by Emerald Staff
Long lines formed early Saturday afternoon for Elizabeth Warren’s evening appearance at the Seattle Center. The ethnic and age diverse crowd filled the Center’s Armory to capacity – including a significant number of dads and young daughters.
Hundreds of additional supporters were redirected to the closed circuit screens in Fisher Pavilion; those supporters were treated to a few minutes with Warren before she hit the main stage. Warren was Introduced by Toshiko Hasegawa, executive director of the Washington State Commission on Asian Pacific American Affairs and lifelong Beacon Hill resident.
Welcomed by chants of “Dream Big, Fight Hard!” Warren announced that in the three days since last Wednesday’s debate in Las Vegas, her campaign has raised over $9 million. She thanked Nevada for keeping her in the race and congratulated Bernie Sanders on winning the state’s caucuses. Warren then called candidate Michael Bloomberg a real threat, “we’re not substituting one arrogant billionaire for another. This country is not for sale.”
She told her personal story of family financial struggle, but quickly pivoted to the focus of her campaign: systems change for the rights and livelihood of all: path to citizenship for 11 million immigrants, a wealth tax, climate justice, quality education for all – and getting rid of the filibuster that allows Senate leader, Mitch McConnell, to control judicial appointments and refuse to consider bills passed by the House.
One of Warren’s loudest and sustained applause came from her response to an audience question: she said she would pick a running mate who is a true “partner in the fight” and appoint a secretary of education who believes in public education and an attorney general who follows the law, a clear reference to current Education Secretary Betsy DeVos and Attorney General William Barr.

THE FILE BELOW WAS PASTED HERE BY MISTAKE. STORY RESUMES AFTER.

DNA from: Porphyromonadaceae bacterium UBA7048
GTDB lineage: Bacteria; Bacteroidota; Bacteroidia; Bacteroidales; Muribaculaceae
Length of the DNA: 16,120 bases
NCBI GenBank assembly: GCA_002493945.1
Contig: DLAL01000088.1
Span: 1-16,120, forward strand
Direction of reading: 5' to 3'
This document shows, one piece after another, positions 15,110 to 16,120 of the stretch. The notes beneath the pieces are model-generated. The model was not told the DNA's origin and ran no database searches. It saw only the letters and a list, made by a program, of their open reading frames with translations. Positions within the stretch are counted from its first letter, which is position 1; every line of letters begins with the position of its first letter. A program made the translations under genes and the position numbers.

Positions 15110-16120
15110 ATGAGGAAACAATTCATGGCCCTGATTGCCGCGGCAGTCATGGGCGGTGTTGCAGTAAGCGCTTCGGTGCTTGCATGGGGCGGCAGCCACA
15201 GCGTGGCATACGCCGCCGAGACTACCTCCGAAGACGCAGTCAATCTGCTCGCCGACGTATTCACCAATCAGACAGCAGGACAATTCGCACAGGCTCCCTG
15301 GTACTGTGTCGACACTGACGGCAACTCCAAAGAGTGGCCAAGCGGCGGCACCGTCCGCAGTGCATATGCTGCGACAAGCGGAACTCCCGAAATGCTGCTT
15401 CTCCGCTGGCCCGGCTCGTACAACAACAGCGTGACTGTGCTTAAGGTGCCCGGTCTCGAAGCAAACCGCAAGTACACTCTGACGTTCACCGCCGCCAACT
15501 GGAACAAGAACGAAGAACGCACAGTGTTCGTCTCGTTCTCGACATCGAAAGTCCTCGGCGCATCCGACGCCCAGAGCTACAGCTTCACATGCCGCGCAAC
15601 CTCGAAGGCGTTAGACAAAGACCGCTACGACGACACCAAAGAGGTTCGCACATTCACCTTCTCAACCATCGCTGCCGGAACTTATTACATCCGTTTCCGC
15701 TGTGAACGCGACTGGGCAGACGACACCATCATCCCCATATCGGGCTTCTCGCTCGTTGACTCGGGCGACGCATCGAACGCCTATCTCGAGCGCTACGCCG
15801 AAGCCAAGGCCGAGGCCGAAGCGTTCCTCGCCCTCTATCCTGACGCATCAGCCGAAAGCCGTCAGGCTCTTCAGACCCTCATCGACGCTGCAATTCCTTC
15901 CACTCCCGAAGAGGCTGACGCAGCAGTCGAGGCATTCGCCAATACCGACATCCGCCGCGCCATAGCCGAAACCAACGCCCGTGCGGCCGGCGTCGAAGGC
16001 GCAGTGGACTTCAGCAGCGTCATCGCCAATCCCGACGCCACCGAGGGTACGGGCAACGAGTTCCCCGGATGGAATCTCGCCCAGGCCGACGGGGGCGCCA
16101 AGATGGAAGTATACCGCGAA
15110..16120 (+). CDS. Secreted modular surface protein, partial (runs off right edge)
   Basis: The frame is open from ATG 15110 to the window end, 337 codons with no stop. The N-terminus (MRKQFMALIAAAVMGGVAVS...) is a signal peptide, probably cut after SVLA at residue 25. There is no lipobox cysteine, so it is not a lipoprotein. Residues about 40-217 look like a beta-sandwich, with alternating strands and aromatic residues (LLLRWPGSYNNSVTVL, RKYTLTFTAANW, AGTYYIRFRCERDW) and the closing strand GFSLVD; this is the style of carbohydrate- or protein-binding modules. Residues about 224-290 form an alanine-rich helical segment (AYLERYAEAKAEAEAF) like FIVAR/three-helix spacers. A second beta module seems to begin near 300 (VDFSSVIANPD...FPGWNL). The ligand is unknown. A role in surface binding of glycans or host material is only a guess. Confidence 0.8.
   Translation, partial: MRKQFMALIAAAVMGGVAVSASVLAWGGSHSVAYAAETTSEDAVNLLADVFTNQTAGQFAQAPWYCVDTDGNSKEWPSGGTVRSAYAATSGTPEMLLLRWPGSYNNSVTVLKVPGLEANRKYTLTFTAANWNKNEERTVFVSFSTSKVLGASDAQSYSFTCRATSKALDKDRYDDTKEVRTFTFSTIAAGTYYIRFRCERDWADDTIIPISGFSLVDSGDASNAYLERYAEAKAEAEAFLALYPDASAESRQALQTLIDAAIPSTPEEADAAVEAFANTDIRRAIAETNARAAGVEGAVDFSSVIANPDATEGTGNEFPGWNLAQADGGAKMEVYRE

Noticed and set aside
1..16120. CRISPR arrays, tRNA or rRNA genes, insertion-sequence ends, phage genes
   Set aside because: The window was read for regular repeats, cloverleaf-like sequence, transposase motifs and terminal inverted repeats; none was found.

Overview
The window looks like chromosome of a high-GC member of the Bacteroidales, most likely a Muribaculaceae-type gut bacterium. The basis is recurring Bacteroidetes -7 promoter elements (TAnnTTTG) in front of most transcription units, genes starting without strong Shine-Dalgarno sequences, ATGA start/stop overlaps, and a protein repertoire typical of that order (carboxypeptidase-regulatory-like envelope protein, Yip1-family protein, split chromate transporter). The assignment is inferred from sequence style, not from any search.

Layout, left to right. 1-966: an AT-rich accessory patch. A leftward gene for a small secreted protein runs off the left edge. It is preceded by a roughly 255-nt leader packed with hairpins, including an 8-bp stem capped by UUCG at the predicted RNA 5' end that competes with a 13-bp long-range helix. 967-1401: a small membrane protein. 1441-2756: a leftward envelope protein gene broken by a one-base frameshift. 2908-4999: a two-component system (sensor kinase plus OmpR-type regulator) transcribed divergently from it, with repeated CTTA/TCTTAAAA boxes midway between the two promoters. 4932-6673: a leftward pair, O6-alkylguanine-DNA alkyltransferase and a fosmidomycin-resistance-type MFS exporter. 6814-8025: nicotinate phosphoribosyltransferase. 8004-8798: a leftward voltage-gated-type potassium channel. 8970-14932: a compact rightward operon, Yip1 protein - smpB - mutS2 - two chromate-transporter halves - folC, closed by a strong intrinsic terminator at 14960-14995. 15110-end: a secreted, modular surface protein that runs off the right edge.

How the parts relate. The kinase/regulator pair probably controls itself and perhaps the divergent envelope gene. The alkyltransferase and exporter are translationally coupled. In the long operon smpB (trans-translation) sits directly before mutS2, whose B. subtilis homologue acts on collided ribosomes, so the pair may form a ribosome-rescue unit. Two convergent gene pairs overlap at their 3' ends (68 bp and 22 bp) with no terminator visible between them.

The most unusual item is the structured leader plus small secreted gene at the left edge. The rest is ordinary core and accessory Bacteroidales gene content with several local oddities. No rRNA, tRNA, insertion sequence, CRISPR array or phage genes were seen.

MSNBC reporter, Ali Vitali, mentioned “you would never know that Elizabeth Warren came in 4th, based on the enthusiastic 7,000 supporters in Seattle tonight and the fact that she’s still doing selfies two hours after the event ended.”
With 60% of the total votes counted in the Nevada caucuses, Sanders (48%) won by an overwhelming margin with Joe Biden (21%) coming in a much lower second, followed by Pete Buttigieg (15%) and Elizabeth Warren (10%) coming in third and fourth. Sanders now has 34 national delegates to Buttigieg’s 23; the others’ delegate counts remain in single digits.
Meanwhile, the Seattle Times endorsed Amy Klobuchar, with the paper’s editorial board billing the moderate Klobuchar as a “pragmatic and authentic progressive.”
Klobuchar’s highest standing is third place in New Hampshire; she came in fifth in Iowa and Nevada and she comes in near the bottom of the pack in national polls.
Washington’s first ever presidential primary is March 10th, one week after Super Tuesday when a number of delegate-rich states, including California will be up for grabs. With so many candidates still in the race, Washington’s vote will be very significant.
Our ballots were mailed out this week and voters can drop them in the mail, without postage, or in one of the nearly 70 drop boxes throughout the county. For more information or drop box locations near you: kingcounty.gov/elections
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Featured image: Elizabeth Warren and Toshiko Hasegawa by Susan Fried